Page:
Science and physics are actually interesting fields to work in and explore, some people think it is boring but the amount of discoveries and innovations that take place from a bit of chemistry and engineering is beyond amazing. This is why more females are starting to take an interest in this subject field at education. I do personally feel there is certainly a need to encourage the enthusiasm to study and work in this field more and it helps that the women leaders at the top of the science tree like Barbara Osband are being brutally honest and encouraging more women.
Barbara is a woman dominating science and a president and CEO of Cambridge Biomedical who recently stated that although there were so many women entering the sciences at a high level in terms of education still when she looked around the CEO round table, she could actually count the number of women around the room and her words it was pitiful. Sometimes the truth hurts that impacts the youngsters and makes them want to dominate this area in the future.
If you read the news around the world there are many people developing in the space of science and engineering. Although Kelvin Doe is not female his story is inspiring – a 15 year old prodigy and a self-taught engineer who now is the youngest invitee into the MIT program due to him combining metals and soda to create battery power for his family’s home. Youngsters in poorly developed countries that are being noticed for their skillful capabilities are truly inspiring, showing us that you can practically make yourself known on your own with little money or resources.
The fact is women are unfortunately traditionally known to be set aside when it comes to jobs in male dominated fields but this is changing more each day and it is accepted now that women can dominate. The way women approach setbacks brings together movements, women around the world dominate together. Organisations are grouping together and building new resources to help women in this field. For example, WISE promotes female talent in science and engineering, their mission is to increase the gender balance and push up the level of female workers. With over 30 years’ experience inspiring females they boost the talent pool in the UK.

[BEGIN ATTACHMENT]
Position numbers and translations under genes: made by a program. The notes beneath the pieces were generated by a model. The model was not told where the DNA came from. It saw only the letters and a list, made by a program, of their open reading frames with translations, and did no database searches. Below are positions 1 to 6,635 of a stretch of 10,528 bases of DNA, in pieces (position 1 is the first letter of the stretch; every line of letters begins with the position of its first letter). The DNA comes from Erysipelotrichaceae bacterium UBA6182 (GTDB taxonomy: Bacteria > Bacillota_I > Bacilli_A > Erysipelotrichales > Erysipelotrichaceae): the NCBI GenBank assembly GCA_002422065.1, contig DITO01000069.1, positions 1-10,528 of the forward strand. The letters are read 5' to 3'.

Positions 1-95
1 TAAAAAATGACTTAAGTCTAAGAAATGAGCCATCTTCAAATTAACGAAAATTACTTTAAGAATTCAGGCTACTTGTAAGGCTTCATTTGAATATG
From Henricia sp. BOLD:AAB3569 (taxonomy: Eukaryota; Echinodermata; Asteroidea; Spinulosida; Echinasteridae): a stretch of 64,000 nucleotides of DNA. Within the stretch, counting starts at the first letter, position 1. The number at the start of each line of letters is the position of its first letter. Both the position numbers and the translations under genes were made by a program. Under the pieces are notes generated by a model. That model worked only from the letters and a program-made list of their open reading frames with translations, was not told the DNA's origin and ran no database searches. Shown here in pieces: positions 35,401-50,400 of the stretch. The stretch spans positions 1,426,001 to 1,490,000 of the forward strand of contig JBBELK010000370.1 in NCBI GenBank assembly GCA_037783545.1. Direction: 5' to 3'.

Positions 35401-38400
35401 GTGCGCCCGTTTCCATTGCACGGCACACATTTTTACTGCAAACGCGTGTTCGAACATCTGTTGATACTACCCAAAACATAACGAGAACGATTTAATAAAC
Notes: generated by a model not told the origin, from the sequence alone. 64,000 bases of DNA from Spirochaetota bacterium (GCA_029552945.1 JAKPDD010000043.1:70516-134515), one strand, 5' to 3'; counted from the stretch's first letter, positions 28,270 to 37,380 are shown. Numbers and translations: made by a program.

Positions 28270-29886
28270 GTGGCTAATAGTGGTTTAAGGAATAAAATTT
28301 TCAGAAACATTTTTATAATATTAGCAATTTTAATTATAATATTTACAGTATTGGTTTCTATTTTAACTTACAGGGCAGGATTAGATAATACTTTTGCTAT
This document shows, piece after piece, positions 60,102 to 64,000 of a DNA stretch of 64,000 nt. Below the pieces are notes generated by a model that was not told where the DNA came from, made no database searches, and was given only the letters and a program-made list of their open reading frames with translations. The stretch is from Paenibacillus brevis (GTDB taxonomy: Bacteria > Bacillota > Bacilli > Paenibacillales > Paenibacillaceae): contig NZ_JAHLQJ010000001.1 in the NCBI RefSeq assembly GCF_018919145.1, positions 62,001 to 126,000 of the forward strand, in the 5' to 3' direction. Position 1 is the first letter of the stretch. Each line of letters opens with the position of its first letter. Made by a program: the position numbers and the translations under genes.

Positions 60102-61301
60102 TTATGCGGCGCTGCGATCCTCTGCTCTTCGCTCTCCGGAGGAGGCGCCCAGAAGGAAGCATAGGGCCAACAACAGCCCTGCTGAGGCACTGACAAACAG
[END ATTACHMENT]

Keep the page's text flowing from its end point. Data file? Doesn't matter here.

Women are paving the way to the future, and now is the time to follow the women in leadership. Some of these women that have truly had an impact on me are Marissa Mayer, who at 38 is now the CEO and President of Yahoo. Marissa is a mother in a high powered job, a daughter of an engineer and with a husband in engineering. And then there is Jennifer Chayes who is a former professor of mathematics at UCLA who moved to Microsoft and now has more than 20 patents under her belt. Take inspiration today and continue to lead the way!
Jenny Beswick is a graduate of Engineering, who has worked in various fields of scientific and engineering work internationally. She has a passion for technology, innovation and exploring the unknown and encourages more women to get involved in this field of work.